“Our strengths lie in similar fields”, says Czech ambassador to Canada

Bořek Lizec

Bořek Lizec has been serving as the Czech ambassador to Canada since 2019. This summer he returned to Prague for the first time since the onset of the coronavirus pandemic. Radio Prague International caught up with him to discuss Czechs in Canada and bilateral relations. I began by asking him what it’s like to lead an embassy during a pandemic.

“It was certainly a challenge. I had arrived to assume my post in Canada just ahead of the pandemic breaking out. We had to switch everything to the online world, which was not easy. One could only create contacts with people through the online world. There was no opportunity to meet at events which meant that there was also a lack of any impulses that you would normally get during such occasions. This was a limiting factor that I appreciate more now that I was able to take my first trip after such a long time.”

We were talking about that just ahead of the interview – it has been two years since your last trip back to the Czech Republic. That brings me to my next question: What do Czechs in Canada most miss about their homeland, and what are you specifically focusing on to bring home to them?

“I think that they certainly miss Czech culture, so that is certainly something that I keep in mind. Our main focus, indeed our main role over there, is to help strengthen our ties with Canada. That means that we are trying to bring Czech cultural projects to all Canadians and not just Czechs who live there. On the other hand, I know that Czechs and Czech-Canadians greatly appreciate these projects and love to attend and enjoy those events.”

As far as cultural events are concerned, you’ve been posting about you recent tour through Alberta on Facebook. Is there anything coming up this year that you would like to mention to the expat community?

Newspaper Together To Victory 2020 | Photo: Radio Prague International

“I am using my time in Prague now as an opportunity to meet people with whom I have been in contact with for quite some time now, even before I was posted to Canada. I can tell you that we have major plans for Canada, but unfortunately it is still relatively hard to be able to make firm commitments that we will be able to bring guests to Canada. The country has not yet opened its borders to foreigners.

“The Canadian government announced that, if everything goes well, borders would be opened from September 7. We are hoping that this takes place, but it is not something that I can promise. However, I would like to invite them to join our National Day celebrations, which we will organise either in person or as an online event.”

There are also elections coming up and Czechs abroad often complain that when they are abroad they have to vote in person by turning up at the embassy, or consulate. This can be complicated in large countries. However, postal voting may become possible for Czech expats in subsequent elections. Is this something that would be welcomed by Czechs in Canada? Have you heard anything about that from people living there?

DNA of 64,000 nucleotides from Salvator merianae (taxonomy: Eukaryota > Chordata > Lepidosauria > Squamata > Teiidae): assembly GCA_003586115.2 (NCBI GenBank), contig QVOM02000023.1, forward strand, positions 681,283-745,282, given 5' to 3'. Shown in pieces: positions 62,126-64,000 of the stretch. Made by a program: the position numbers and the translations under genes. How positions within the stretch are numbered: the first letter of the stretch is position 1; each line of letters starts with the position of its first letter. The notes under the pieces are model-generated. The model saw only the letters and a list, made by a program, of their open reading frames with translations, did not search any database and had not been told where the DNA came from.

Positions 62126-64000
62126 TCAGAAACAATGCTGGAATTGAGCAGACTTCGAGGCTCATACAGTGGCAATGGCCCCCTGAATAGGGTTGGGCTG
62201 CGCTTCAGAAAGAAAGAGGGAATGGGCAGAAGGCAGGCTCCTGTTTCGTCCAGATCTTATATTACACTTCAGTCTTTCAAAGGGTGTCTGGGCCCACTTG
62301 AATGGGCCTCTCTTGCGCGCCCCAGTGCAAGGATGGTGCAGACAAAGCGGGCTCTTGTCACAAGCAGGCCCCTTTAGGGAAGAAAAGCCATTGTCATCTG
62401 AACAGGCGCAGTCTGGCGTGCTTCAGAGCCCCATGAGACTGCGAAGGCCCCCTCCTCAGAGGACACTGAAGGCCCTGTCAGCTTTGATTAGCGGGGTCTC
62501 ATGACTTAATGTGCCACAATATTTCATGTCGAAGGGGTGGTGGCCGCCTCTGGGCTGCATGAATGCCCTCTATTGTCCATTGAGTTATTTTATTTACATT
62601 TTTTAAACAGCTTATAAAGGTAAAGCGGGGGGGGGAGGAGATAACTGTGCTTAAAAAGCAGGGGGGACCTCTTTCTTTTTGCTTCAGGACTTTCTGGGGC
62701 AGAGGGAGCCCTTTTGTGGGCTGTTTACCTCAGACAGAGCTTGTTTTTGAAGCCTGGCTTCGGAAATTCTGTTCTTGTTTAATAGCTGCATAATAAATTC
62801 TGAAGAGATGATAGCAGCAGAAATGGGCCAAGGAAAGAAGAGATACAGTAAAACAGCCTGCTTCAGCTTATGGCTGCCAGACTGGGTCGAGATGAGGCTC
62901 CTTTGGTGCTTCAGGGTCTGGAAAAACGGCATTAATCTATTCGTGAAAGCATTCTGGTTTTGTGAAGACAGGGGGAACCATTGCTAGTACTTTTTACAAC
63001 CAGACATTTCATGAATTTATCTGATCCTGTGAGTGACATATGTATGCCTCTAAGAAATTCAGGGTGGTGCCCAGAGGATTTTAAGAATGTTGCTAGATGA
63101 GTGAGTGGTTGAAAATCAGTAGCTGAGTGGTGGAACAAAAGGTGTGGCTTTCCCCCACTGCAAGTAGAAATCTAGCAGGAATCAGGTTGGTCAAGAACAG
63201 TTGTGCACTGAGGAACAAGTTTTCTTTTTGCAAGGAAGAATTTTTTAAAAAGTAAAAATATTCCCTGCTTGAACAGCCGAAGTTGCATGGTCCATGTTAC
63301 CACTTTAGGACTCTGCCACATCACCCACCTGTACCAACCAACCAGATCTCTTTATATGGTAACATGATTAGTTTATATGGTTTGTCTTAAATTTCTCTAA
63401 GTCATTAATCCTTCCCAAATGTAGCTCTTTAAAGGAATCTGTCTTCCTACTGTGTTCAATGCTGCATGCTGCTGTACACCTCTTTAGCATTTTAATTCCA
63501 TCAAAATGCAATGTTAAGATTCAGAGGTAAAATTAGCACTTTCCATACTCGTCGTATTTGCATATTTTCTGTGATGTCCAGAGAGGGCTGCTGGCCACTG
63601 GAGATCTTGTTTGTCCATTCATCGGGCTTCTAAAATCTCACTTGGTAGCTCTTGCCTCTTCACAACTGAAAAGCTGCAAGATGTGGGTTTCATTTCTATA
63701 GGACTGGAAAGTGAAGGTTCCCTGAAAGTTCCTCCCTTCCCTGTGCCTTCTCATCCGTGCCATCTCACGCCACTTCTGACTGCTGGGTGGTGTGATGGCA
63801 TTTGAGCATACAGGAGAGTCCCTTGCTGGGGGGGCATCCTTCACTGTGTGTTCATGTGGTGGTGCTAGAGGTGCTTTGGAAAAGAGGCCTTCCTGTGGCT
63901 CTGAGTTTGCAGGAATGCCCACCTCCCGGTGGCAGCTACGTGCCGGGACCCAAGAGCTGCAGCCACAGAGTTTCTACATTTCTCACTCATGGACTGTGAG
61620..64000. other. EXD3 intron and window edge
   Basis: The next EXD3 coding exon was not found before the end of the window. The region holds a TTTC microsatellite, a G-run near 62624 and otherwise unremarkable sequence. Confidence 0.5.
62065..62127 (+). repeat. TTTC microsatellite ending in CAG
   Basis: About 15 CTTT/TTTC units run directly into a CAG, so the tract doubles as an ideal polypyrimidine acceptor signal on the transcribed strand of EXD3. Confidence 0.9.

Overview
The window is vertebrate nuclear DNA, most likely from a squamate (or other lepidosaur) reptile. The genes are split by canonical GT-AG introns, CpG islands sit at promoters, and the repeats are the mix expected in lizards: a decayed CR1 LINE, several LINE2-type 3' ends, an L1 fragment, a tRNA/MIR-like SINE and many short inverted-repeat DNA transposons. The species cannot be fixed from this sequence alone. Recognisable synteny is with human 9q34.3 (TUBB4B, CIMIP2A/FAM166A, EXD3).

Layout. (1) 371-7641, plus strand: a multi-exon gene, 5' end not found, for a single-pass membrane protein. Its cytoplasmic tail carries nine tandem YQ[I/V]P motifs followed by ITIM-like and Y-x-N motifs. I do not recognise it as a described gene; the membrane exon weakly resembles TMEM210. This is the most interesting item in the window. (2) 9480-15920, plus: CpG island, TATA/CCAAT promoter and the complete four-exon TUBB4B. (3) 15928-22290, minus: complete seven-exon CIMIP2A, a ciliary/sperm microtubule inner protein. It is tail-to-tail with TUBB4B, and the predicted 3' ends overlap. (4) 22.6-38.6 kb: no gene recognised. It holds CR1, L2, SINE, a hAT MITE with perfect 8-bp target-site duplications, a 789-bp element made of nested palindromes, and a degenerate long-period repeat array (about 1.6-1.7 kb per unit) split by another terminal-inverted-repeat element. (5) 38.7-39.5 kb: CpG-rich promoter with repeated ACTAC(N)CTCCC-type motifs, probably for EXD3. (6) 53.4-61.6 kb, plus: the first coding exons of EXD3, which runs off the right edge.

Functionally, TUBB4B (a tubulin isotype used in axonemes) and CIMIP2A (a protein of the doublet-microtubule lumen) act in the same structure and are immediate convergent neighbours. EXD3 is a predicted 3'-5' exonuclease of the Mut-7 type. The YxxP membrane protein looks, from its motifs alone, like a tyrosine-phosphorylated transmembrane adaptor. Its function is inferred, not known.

“I often hear about that. I also served in the United States in the past, so I know that this would be greatly appreciated. On the other hand, I think that the number of people who live in North America and actually participate in the Czech elections is not very big. Nevertheless, I think that this symbolic option is very important for them and to many of us who believe in that.

Czech Ambassador Bořek Lizec and Canadian Ambassador Sara Hradecky whose family members came from Czechoslovakia and co-founded Batawa | Photo: archive of Bořek Lizec

“But, as I say –and I know this from my time as consul in Chicago, which I am sure had thousands of voters who were eligible to cast their vote in the elections – only a small fraction of them turned up at the consulate to cast their vote.”

But this number would surely increase through postal voting, no?

“It would, but it would still be limited. There would not be a major turnout, even if postal voting were possible. One reason for this is that a relatively large number of the Czechs who possess Canadian citizenship simply feel that they do not live in the Czech Republic and do not feel confident about deciding in that country’s politics. I hear that quite often from them.”

Staying on current affairs topics, I wanted to move to bilateral trade, which has substantially increased over the past decade, receiving a further boost after the signing of the Comprehensive Economic and Trade Agreement (CETA) between the EU and Canada in 2016. Do you think the presence of this agreement will also help speed up the recovery in trade between the two countries?

“Both I and the Canadian officials that I meet with believe that CETA can be a tool to help us in the post-Covid recovery. My colleagues from other EU member states also agree with me that we are very proud of this achievement. We see still see big potential for good things to come from it. The effects of the pandemic prevented us from taking full advantage of the agreement.

“Nevertheless, some provisions are very important for Czech and Canadian companies. From my experience as consul in Chicago I remember, for example, how difficult it was sometimes for Czech companies to bring technicians to the US to work on their contracts. With CETA, this has become incredibly easy.”